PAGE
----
2 essay questions and web assignment

Anonymous
timer Asked: Apr 20th, 2017

Question Description


2essay questions

1.Different job analysis methods vary with regard to how job information is collected, analyzed, and documented. Identify the most important features of a job analysis method. Discuss the five most commonly used job analysis methods. Be certain to discuss the advantages and disadvantages of each method.

Your response should be at least 300 words in length.Cited

2.Although organizations utilize the best approach/method for conducting job analysis, there are certain steps identified in performing a typical job analysis. Identify the eleven steps in performing a typical job analysis. Explain/discuss at least three important factors within each step.

Your response should be at least 300 words in length.Cited


Phillips, J. M., & Gully, S. M. (2015). Strategic staffing (3rd ed.). Upper Saddle River, NJ: Pearson.

 Chapter 4: Strategic Job Analysis and Competency Modeling


Unit III Web Assignment


Using the Web browser of your choice, identify two poorly written and two well-written job descriptions. Please copy and paste the descriptions into your Word document and include references in APA format.

Discuss:

What makes the poorly written job descriptions weak? What makes the better job descriptions more effective? Respond to each question with a minimum of 250 words.

Now, select one of the weaker job descriptions and rewrite them by utilizing O*NET (http://www.onetonline.org/) as one of your sources. When responding to the questions, be sure to utilize the information from the required reading and the Unit III Study Guide.

All sources cited, including the textbook, must be cited and referenced according to APA standards. Utilize APA formatting for your title and reference pages.

Phillips, J. M., & Gully, S. M. (2015). Strategic staffing (3rd ed.). Upper Saddle River, NJ: Pearson.

 Chapter 4: Strategic Job Analysis and Competency Modeling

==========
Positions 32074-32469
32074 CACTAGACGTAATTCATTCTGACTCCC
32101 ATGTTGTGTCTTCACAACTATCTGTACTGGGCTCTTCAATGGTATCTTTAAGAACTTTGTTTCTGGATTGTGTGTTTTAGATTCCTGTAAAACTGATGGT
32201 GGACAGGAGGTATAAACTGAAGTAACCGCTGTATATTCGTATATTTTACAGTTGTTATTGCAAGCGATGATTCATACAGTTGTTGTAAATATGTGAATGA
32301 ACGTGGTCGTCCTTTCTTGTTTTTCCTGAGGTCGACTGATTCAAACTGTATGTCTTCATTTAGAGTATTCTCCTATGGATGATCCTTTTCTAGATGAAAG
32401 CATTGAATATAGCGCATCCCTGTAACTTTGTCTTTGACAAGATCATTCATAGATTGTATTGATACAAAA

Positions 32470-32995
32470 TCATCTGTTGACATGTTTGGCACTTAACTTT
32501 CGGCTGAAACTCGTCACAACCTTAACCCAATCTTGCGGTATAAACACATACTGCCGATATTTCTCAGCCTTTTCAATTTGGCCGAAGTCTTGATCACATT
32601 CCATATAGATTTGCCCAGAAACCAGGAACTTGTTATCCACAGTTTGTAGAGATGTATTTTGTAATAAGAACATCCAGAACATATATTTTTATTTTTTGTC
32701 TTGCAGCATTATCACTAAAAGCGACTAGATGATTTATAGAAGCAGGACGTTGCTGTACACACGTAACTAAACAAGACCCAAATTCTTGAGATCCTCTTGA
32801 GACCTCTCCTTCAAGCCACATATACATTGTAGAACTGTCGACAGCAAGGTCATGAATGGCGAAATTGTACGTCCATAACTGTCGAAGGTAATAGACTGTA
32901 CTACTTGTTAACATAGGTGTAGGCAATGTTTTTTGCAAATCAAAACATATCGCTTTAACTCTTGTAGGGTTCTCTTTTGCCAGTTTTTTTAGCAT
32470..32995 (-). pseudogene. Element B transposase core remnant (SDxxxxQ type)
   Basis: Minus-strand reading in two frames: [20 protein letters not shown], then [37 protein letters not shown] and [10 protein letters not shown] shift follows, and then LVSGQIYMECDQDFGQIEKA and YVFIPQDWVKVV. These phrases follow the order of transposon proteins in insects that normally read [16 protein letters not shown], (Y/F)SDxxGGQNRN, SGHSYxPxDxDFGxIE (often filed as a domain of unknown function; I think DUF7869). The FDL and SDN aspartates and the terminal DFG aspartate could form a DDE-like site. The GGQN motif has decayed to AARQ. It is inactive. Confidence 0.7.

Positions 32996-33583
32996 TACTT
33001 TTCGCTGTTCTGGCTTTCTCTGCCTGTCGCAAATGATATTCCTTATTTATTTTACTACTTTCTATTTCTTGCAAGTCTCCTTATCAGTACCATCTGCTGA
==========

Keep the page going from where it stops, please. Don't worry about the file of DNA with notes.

UNIT III STUDY GUIDE Marketing Research Reading Assignment Chapter 6: Business and Organizational Customers and Their Buying Behavior Chapter 7: Improving Decisions with Marketing Information Suggested Reading See information below. Course Learning Outcomes for Unit III Upon completion of this unit, students should be able to: 3. Describe the impact that changes in the external business environment have on an organization. 3.1 Evaluate the overall industry health of which an organization is a member. 3.2 Compare the similarities and differences of multiple competitors of an organization. 4. Explain how the marketing mix is used to reach the target market. 4.1 Assess the competitive environment of an organization with respect to its ability to effectively reach its target market. 6. Explain the importance of positioning as it relates to brand strategy leading to brand equity. 6.1 Appraise a company’s overall brand perception relative to its competition. Unit Lesson Business–to-business (B2B) contrasted with business-to-consumer (B2C) basically examines who the customer is. As expected in the case of the B2B, the customer is another business, while in the case of the B2C, the customer is the end customer or consumer. B2B customers might include intermediaries such as wholesalers and retailers, government units such as federal and state agencies, and nonprofit organizations (Perreault, Cannon, & McCarthy, 2015). Much has been written in the literature about the differences in effective marketing approaches for each. At the very least, the B2C might be directed more at the product or service with a focus on the value of the transaction. While there is an immense target market, the sales cycle tends to be short. Brand equity is achieved through repetition and there is a significant amount of emotional buying. B2B on the other hand, is much more focused on building relationships and maximizing the value of that relationship. There is a much smaller target market and a significantly longer sales cycle. Brand identity and equity is a result of a nurtured relationship and the decision-making process is much less emotional and more rational. The chart below provides a good summary of these differences. Size of target market Who is target market Relationship with customer Buying process BBA 3201, Principles of Marketing B2C Large B2B Small consumer business high low emotional rational 1 Sales cycle length Development of brand equity short long through repetition through relationshipbuilding In the case of B2C, there is almost an attachment to the product whereas in the B2B sector, the process seems to be more methodical in nature. One of the largest differences is within the sheer number of decision makers that tend to be involved in the B2B buying decision process. This could include the actual user, engineering or R & D (research and development) personnel, purchasing managers, top management personnel, or possibly research assistants or other administrative personnel. Perreault et al. (2015) identify each of these individuals as taking on a variety of roles including gatekeeper, decider, buyer, influencer, or user. Another significant difference is that of the buying process. As stated earlier, the process tends to be much longer in length, even compared to the high-ticket purchases in which a consumer might be involved. The B2B buying process is categorized by three different categories including the new task buy, straight rebuy, and modified rebuy. These are differentiated below:    New task buy—there is a new need within the organization requiring a large amount of information and time before the order is placed. Straight re-buy—this is a routine purchase that requires little additional information and little time. Many times this purchase is completed by an administrative person within the organization. Modified re-buy—this is a middle of the road purchase where the product being ordered is the same but something in the specifications has changed. This could be something as simple as size or color or something a bit more complicated. Some additional information is required and the purchase time falls between that of the new task buy and straight re-buy. Market research is one of the most important tasks within an organization. It provides the company with valuable information allowing for a process of better decision making within the organization. Perreault et al. (2015) identify a five-step approach to the market research process as detailed below: 1. Define the problem—this identifies the objectives of the research. 2. Analyze the situation—research what is currently happening in the internal and external environment of the business. 3. Getting problem-specific data—conduct the research. 4. Interpret the data—once the data is collected, analyze it in order to make the efforts useful. 5. Solve the problem—use the research results in making decisions that will solve the problem. Market research has taken on many forms through the years. From secondary research where the marketer is analyzing existing data to primary research where the marketer is putting together survey instruments specifically to solve their problem, the overall use of market research has increased significantly. The increased use of the internet has not only increased the amount of information but also has increased the accessibility of this information. According to McDaniel and Gates (2015), the world’s internet population totals almost 3 billion users with roughly one-third of the world having internet access. The United States leads in the number of people who have internet access. Internet research continues to grow as the most popular means of collecting data. This might have something to do with the fact that online survey taking is faster and, with the sophisticated search functions, access is easier and faster than traditional methods. BBA 3201, Principles of Marketing 2 Another area of marketing research that is quickly expanding is that of the marketing research online community (MROC). This consists of a selected group of consumers who agree to fill out surveys and/or participate in an ongoing dialogue. This provides researchers with a larger population of data as well as a more comprehensive review because the survey-takers have previously agreed to participate in this MROC. Mobile internet research provides another interesting research tool. McDaniel points out that over 56% of American adults own a smartphone and 57% use their phone to go online (2015). Clearly, our phones have become an important element in our lives; thus, market researchers can find value in using it as a tool to gather information. Mobile research enjoys advantages such as an increased response rate, added convenience for the responder, broader reach, and ultimately a more comprehensive content. This all adds up to decreased costs for the market researcher. References McDaniel, C., & Gates, R. (2015). Marketing research (10th ed.). Hoboken, NJ: Wiley. Perreault, W., Jr., Cannon, J., & McCarthy, J. (2015). Essentials of marketing: A marketing strategy planning approach (14th ed.). New York, NY: McGraw-Hill. Suggested Reading Click here to access a PowerPoint presentation of the Chapter 6 material. Click here to access a PDF version of this presentation. Click here to access a PowerPoint presentation of the Chapter 7 material. Click here to access a PDF version of this presentation. Click here to access the video, Collecting Quality Information For Marketing Decisions (copied with permission from McGraw-Hill). BBA 3201, Principles of Marketing 3